Bone marrow examination

This is also known as bone marrow aspiration and biopsy.
In this procedure, a small sample of blood and bone marrow is taken from your bone marrow to test for certain blood (haematological) conditions.
The test is used to diagnose and monitor blood & marrow diseases such as
• Anemia
• Blood cell conditions (such as leukopenia, leukocytosis, thrombocytopenia, thrombocytosis,pancytopenia or polycythemia)
• Blood cancers (such as leukemias, lymphomas or multiple myeloma)
• Cancers which have spread from other areas into the bone marrow
• Fevers of unknown origin

Site of aspirate/biopsy (usually the pelvic bone from behind):

(image from HealthlinkBC)

How it’s done

Watch this video from Design Science which takes you through the steps on doing a bone marrow biopsy

How to prepare for the procedure
You don’t have to fast before a bone marrow examination but don’t take a heavy meal soon before the procedure.
Inform your doctor if you are taking blood thinner medication such as aspirin, clopidogrel, warfarin, dabigatran etc
You should tell your doctor or nurse also if you are allergic to local anaesthetic, plaster or any medication.

How it is done – addressing concerns
The video above takes you through the procedure but some common concerns need to be addressed,
A bone marrow is not a very painful procedure if done properly. A sedative injection would make patients calm, and the local anaesthetic injection would make the area numb. Normally there is only a small sting felt due to the local anaesthetic injection. You may feel a “suction” sensation when the marrow is aspirated.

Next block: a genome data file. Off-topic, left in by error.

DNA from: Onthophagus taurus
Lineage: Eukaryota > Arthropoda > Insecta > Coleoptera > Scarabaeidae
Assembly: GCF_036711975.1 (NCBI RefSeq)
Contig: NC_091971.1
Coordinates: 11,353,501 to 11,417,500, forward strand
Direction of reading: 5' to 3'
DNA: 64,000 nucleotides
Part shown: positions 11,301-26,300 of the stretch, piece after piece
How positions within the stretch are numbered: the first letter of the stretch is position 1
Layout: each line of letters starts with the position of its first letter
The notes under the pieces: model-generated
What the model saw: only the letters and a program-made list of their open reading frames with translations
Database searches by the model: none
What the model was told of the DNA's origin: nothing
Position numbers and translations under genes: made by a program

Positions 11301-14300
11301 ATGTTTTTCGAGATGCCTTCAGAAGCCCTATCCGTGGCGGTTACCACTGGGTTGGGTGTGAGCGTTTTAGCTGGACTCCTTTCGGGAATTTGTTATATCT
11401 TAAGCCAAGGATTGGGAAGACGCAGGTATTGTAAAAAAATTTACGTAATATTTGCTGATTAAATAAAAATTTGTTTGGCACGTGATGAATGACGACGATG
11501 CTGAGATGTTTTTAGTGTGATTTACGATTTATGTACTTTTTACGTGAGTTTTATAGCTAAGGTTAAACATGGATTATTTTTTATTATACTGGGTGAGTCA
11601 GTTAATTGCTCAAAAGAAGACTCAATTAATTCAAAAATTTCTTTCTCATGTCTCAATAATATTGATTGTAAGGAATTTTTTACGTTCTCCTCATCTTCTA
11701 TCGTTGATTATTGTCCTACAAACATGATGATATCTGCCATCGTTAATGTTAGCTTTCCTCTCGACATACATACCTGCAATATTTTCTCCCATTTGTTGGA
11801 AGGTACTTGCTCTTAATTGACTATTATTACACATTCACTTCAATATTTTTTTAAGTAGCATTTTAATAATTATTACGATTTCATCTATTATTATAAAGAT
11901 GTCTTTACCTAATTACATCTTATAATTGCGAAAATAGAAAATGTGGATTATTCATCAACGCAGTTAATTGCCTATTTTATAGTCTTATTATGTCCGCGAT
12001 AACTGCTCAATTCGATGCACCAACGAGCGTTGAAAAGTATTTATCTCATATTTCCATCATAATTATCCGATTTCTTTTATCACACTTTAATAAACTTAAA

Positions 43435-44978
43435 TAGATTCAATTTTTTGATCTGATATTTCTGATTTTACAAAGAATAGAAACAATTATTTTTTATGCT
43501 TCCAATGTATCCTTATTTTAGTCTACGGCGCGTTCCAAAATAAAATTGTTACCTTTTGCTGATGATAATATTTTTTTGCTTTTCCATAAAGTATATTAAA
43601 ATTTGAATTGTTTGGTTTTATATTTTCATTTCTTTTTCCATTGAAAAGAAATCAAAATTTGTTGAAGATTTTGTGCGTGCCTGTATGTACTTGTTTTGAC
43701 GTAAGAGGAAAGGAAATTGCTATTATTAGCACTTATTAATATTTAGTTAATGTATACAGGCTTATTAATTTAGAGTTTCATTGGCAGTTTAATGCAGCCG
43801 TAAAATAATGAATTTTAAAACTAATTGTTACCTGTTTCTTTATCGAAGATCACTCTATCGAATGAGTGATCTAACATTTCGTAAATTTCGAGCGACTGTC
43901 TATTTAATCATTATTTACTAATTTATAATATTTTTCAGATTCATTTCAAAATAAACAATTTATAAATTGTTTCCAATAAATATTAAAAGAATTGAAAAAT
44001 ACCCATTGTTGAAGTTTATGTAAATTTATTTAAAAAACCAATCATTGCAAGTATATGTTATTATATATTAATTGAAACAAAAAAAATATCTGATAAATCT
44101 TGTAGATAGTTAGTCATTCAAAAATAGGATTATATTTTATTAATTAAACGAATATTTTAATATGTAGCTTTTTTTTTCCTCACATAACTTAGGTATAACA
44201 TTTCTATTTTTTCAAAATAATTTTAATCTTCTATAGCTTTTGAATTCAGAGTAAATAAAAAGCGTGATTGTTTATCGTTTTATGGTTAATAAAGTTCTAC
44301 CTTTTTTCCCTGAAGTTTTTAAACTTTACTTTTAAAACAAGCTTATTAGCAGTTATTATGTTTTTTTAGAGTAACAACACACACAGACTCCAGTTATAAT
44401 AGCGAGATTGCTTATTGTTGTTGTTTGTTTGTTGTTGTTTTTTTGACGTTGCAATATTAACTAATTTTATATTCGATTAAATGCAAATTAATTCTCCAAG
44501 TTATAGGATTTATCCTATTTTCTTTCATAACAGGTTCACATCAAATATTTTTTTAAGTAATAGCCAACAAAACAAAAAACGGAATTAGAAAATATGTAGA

You can drive (after the sedation has worn off) and walk normally after the procedure.
Local patients commonly mistake a bone marrow examination for a spinal or lumbar puncture which is a completely different procedure. The latter is a test done in neurological diagnosis. A bone marrow examination does not cause paralysis.

How to take care after the procedure
Keep the plaster or bandage dry for 24 hours. Do not shower, bathe, swim or use a hot tub until the next day. Avoid strenuous activity or sports for 1-2 days to avoid bleeding.
Return to see your doctor if there is
• Bleeding that soaks through the bandage or plaster
• A persistent fever
• Worsening pain or discomfort
• Swelling or increasing redness or pain at the procedure site

How long will the results take?
There are different components to the test. A simple microscopic examination will take only a couple of hours but the trephine biopsy sample may take a week to process. Flow cytometry (cell markers) commonly take about 2-3 days. Cytogenetics (chromosome analysis) may take 2 -3 weeks as it takes time for the cells to be cultured before analysis. Molecular tests take about 2 weeks.